As is best shown in FIGS. 3, 4 and 5, the first horizontally extending undulating region 62 below hot water redistribution section 58 and separated from the latter by the uppermost transition zone 60a, also is made up of a series of angular side walls 74 and 76 which converge to form an elongated, rectilinear peak 78 therebetween. The transverse width of angular side walls 74 and 76 is preferably about 1.35 inches. The portions of adjacent side walls 74 and 76 which recede from respective peaks 78 define elongated, rectilinear valleys 80. All of the regions 62 and 62a-62i inclusive are also all of the same wall configuration and therefore same reference numerals have been applied to similar walls structure portions.
Thus, as is apparent from FIG. 4, adjacent sheets 46a and 46b, are configured such that all of the peaks 78 of sheet 46a are in directly opposed relationship to the valleys 80a of sheet 46b. Likewise, the valleys 80 of sheet 46a are in direct opposition to the peaks 78b of the sheet 46b. As a consequence, adjacent peaks and valleys and spaced peaks and valley of sheets 46a and 46b cooperate to define elongated vertical passage segments 82 extending throughout the length of angular side walls 74 and 76 of the regions 62. The relationship of the crests and valleys of each horizontal region 62 with respect to the crests and valleys of a region thereabove and therebelow is offset horizontally by one half cycle, with a full cycle being defined as the horizontal distance from crest to crest or valley to valley in each region.
Side walls 74 and 76 of all of the regions 62 of each of the sheets 46 are also provided with projections 84 which are similar in shape and size to the projections 72. Again, in view of the fact that the sheets 46 are vacuum formed, each projection 84 has a corresponding recess on the opposite side of the sheet. The dimensions previously set forth with respect to projections-depressions 72 apply to projections-depressions 84, except that the latter are about 1.2 inches in length. The distance center-to-center between adjacent projections-depressions 84 is from about 1/2 to 1 inch, with 1/2 inch spacing being preferred. Although the projections-recesses are depicted as being vertically aligned, that alignment is not essential to thermal performance and the projections-recesses can be vertically offset if desired.
The included angle between angular side walls 74 and 76 is optimally about 105°. In view of the fact that the peaks and valleys of region 62 should mate with the crests and valley depressions of the corrugated section 58, the relative angularity of side walls 74 and 76 is a function of the angularity of the side walls 64 and 66. Thus, as can be seen from FIG. 4, the valleys 80 of region 62a should vertically align with the crests 68 of the overlying section 58.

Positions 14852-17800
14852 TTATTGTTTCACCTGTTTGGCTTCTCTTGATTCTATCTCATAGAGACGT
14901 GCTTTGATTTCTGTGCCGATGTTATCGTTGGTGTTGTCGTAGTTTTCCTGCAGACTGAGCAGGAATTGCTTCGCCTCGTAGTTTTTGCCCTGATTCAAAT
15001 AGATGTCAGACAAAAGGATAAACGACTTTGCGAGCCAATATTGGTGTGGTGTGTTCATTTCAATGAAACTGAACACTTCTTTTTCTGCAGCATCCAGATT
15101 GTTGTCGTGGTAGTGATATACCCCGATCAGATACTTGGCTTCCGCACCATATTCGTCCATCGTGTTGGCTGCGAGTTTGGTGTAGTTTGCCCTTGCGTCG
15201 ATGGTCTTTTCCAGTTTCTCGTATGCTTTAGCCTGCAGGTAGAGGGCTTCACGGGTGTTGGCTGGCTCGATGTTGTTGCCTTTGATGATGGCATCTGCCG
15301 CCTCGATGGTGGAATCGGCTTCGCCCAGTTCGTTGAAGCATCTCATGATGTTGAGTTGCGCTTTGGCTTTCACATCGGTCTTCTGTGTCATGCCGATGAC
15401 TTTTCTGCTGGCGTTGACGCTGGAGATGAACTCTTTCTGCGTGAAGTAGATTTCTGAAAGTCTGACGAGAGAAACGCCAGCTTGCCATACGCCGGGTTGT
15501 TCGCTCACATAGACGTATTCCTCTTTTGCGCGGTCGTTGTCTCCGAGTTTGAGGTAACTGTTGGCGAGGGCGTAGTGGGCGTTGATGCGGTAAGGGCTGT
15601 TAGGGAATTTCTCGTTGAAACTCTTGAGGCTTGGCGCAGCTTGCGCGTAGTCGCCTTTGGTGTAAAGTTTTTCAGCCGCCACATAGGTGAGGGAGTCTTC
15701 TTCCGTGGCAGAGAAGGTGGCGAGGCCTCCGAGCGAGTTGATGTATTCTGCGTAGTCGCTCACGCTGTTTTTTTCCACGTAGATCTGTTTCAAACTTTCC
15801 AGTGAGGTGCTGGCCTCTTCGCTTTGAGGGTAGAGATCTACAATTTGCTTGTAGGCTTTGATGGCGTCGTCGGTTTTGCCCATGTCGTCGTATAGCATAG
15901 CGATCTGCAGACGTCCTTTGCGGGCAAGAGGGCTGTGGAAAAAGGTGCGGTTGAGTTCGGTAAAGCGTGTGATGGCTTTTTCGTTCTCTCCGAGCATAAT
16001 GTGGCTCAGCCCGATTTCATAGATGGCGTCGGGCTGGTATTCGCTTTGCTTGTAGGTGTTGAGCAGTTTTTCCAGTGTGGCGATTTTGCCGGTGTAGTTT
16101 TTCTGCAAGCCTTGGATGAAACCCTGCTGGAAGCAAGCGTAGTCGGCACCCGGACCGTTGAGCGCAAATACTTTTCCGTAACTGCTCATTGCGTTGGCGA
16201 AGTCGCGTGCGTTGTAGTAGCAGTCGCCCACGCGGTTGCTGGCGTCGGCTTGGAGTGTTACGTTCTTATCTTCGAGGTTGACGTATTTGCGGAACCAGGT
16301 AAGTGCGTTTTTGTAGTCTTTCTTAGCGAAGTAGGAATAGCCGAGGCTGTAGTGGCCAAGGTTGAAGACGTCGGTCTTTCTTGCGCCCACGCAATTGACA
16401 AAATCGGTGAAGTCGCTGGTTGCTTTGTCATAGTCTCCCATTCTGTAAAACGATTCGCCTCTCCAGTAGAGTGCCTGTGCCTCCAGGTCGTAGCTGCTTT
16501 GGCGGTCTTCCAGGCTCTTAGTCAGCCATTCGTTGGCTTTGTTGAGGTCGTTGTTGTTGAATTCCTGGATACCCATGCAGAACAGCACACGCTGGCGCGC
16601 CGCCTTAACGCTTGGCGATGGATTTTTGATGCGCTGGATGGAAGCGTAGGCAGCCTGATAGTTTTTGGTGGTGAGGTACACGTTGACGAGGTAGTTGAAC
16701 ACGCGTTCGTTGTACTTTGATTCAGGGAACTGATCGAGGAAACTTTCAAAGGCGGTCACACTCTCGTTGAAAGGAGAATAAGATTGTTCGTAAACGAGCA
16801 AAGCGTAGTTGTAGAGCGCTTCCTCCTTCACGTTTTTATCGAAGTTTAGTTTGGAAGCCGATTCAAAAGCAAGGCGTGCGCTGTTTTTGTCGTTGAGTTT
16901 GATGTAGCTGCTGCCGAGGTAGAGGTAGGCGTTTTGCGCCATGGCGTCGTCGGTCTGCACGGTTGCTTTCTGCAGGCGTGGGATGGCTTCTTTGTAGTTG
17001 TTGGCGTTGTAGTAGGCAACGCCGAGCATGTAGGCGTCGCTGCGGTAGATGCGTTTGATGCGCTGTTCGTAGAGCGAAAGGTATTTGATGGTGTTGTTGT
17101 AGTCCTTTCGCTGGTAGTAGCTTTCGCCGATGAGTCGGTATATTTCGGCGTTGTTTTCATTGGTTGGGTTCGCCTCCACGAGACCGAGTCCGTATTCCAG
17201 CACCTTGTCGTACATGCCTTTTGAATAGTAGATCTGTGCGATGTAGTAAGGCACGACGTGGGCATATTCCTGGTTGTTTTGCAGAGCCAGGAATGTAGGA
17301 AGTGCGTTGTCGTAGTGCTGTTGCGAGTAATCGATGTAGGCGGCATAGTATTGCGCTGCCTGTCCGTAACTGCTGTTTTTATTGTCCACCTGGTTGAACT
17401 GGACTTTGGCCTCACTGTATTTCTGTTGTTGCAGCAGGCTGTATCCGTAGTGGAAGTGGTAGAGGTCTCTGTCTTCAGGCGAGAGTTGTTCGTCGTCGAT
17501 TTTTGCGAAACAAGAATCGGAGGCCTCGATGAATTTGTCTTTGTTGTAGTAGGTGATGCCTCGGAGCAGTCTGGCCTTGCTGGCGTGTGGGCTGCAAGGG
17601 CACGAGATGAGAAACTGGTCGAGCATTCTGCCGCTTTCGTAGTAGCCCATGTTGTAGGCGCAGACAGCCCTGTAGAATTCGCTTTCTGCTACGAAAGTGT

The shape and orientation of the wall surfaces of the transition zones 60 is perhaps best understood from FIGS. 8-14 inclusive. However, for clarity, projection-recesses 90, which are similar to projection-recesses 72 and 84 have omitted, although it is to be understood that such projection-recesses are normally present as is evident from FIGS. 4 and 5.
Referring initially to FIG. 8 which fragmentarily depicts a portion of the transition zone 60a, it can be seen that the transition between the overlying region 62 and the underlying passage segment defining region 62a is somewhat hyperbolic in shape and includes surfaces which merge smoothly from a valley of the undulating section 62 to the valleys of undulating region 62a immediately therebelow. The sectional views 9-14 taken through the designated sectional lines of FIG. 8 show that from a crest 78 of a pair of adjacent valleys 80 therebelow, the sector of the sheet transitions smoothly and evenly from a depression over a hump and back to a depression or valley.
FIG. 9, for example, illustrates the crest 78 defined by side walls 74 and 76 and which is located at the upper part of the transition wall sector depicted in FIG. 8. Similarly, FIG. 13 depicts the valley 80 presented by angular side walls 74 and 76 of the region 60 therebelow. The transition line 86 as shown in FIG. 14 between the lower end of crest 78 of FIG. 8 and the upper end of valley 80 in such figure is straight. In like manner, the transition 88 line normal to transition line 86 is similarly straight. As a consequence, the transition lines depicted by FIGS. 10 and 12 are intermediate between the extreme peaks and valleys of FIGS. 9 and 13, and the straight line transitions of FIGS. 11 and 14.
Accordingly, the transition from each valley depression 70 of redistribution section 58 and the valleys 80 of regions 62 and 62a-62h divert water therefrom into valleys 80 on horizontally opposite sides of an underlying, vertically aligned peak 78. Notwithstanding the rectilinear nature of straight line transitions 86 and 88, the transitions from a valley depression 70 of corrugated section 58 or valleys 80 toward underlying vertically offset valleys 80 are cross-sectionally curvilinear.
Although not illustrated for clarity in FIGS. 8-14 as previously indicated, the transition zones 62a-60i are also provided with a series of projections-recesses 84 which are the same dimensions as the projections-recesses 84 previously described. It is evident from FIG. 4 that the length of each of the projections-recesses 84 is dictated by the available width of a respective transition sector.